• God is pleased to dwell in us

    From Weedy@21:1/5 to All on Sat May 1 23:42:23 2021
    God is pleased to dwell in us

     God is pleased to dwell in us.  "God is not too grand to come, he is
    not too fussy or shy, he is not too proud--on the contrary he is
    pleased to come if you do not displease him. Listen to the promise he
    makes. Listen to him indeed promising with pleasure, not threatening
    in displeasure, "We shall come to him," he says, "I and the Father."
    To the one he had earlier called his friend, the one who obeys his
    precepts, the keeper of his commandment, the lover of God, the lover
    of his neighbor, he says, "We shall come to him and make our abode
    with him."
     by Augustine of Hippo, 354-430 A.D (excerpt from Sermon 23,6)

    May 2nd - St. Athanasius

    The young Athanasius, whom the children designated as "bishop",
    performed the Baptism, precisely repeating the words he heard in
    church during this sacrament. Patriarch Alexander observed all this
    from a window. He then commanded that the children and their parents
    be brought to him. He conversed with them for a long while, and
    determined that the Baptism performed by the children was done
    according to the Church order. He acknowledged the Baptism as real and
    sealed it with the sacrament of Chrismation (sometimes called
    confirmation is the holy mystery by which a baptized person is granted
    the gift of the Holy Spirit through anointing with oil). From this
    moment, the Patriarch looked after the spiritual upbringing of
    Athanasius and in time brought him into the clergy, at first as a
    reader, and then he ordained him as a deacon. It was as a deacon that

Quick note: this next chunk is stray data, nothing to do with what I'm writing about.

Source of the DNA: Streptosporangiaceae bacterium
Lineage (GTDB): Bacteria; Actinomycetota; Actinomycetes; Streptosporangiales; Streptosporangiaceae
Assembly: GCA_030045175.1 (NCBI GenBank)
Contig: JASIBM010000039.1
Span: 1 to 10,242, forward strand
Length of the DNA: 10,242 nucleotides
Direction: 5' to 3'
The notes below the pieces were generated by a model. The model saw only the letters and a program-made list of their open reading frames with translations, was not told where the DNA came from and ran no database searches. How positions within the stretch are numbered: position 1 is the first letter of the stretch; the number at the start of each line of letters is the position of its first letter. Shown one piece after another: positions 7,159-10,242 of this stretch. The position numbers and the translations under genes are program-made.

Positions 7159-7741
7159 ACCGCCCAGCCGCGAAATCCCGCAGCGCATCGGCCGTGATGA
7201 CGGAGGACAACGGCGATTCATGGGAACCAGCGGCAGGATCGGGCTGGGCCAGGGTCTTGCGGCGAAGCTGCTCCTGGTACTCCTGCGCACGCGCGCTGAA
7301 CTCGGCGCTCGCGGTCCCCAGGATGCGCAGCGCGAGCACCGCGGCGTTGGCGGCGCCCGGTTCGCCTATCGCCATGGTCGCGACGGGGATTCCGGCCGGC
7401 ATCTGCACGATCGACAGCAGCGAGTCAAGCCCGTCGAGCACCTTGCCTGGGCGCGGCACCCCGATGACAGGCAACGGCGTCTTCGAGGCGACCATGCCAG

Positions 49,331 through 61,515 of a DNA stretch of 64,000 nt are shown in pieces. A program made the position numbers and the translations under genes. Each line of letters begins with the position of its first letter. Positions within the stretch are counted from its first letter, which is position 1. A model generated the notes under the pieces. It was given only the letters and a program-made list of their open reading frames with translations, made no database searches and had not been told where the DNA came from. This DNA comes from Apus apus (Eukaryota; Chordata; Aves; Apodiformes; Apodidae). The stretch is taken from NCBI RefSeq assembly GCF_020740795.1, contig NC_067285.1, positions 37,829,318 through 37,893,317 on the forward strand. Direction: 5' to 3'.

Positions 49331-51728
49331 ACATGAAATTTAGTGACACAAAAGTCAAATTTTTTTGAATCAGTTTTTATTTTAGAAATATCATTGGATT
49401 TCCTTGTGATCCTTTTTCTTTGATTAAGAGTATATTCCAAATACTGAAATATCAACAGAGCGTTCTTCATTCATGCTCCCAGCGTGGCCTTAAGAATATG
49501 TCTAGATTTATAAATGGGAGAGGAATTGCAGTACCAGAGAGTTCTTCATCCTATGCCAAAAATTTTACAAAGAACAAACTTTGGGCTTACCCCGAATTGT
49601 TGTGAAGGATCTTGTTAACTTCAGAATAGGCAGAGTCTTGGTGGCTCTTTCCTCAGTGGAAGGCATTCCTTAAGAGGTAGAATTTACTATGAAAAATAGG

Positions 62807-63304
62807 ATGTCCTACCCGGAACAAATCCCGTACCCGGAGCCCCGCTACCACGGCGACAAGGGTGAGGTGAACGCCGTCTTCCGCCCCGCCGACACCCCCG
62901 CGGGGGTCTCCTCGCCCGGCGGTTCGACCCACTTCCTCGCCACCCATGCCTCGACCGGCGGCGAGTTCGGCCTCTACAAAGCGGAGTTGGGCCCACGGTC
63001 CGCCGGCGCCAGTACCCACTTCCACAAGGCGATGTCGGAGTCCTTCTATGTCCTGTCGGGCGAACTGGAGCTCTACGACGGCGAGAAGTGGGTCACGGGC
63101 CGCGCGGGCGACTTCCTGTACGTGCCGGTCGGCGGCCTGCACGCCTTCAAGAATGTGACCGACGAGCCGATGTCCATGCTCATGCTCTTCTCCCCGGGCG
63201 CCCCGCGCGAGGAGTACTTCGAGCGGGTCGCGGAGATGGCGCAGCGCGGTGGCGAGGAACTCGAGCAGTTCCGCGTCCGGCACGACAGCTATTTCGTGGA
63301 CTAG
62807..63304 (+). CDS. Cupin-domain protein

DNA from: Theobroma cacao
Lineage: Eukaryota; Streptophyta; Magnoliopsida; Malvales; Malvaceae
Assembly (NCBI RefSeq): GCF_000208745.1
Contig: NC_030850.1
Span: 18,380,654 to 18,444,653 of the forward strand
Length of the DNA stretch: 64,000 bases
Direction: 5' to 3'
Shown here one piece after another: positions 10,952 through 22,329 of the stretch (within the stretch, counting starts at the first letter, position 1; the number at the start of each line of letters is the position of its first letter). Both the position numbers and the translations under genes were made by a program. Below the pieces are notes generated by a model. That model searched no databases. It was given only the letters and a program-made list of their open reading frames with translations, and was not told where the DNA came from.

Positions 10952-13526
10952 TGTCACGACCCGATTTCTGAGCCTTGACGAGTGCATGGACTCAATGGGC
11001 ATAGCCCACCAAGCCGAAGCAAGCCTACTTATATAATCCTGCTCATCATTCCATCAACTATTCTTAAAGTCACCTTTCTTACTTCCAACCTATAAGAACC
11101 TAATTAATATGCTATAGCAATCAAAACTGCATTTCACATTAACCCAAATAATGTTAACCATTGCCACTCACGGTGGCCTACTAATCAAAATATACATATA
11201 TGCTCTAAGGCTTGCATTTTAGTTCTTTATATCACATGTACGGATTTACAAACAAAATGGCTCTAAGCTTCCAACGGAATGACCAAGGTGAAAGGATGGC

St. Athanasius accompanied Patriarch Alexander to the First Ecumenical
    Council at Nicaea [1]in the year 325. At the Council, St. Athanasius
    refuted the heresy of Arius. His speech met with the approval of
    the Orthodox Fathers of the Council, but the Arians, those openly and
    those secretly so, came to hate Athanasius and persecuted him for the
    rest of his life.

    After the death of holy Patriarch Alexander, St. Athanasius was
    unanimously chosen as his successor in the See of Alexandria. He
    refused, accounting himself unworthy, but at the insistence of all the
    Orthodox populace that it was in agreement, he was consecrated bishop
    when he was twenty-eight, and installed as the archpastor of the
    Alexandrian Church. St. Athanasius guided the Church for forty-seven
    years, and during this time he endured persecution and grief from his antagonists. Several times he was expelled from Alexandria and hid
    himself from the Arians in desolate places, since they repeatedly
    tried to kill him. St. Athanasius spent more than 20 years in exile,
    returned to his flock, and then was banished again. There was a time
    when he remained as the only Orthodox bishop in the area, a moment
    when all the other bishops had fallen into heresy. At the false
    councils of Arian bishops he was deposed as bishop. Despite being
    persecuted for many years, the saint continued to defend the purity of
    the Orthodox Faith.

    He wrote countless letters and tracts against the Arian heresy.

    When Julian the Apostate (361-363) began a persecution against
    Christians, his wrath first fell upon St. Athanasius, whom he
    considered a great pillar of Orthodoxy. Julian intended to kill the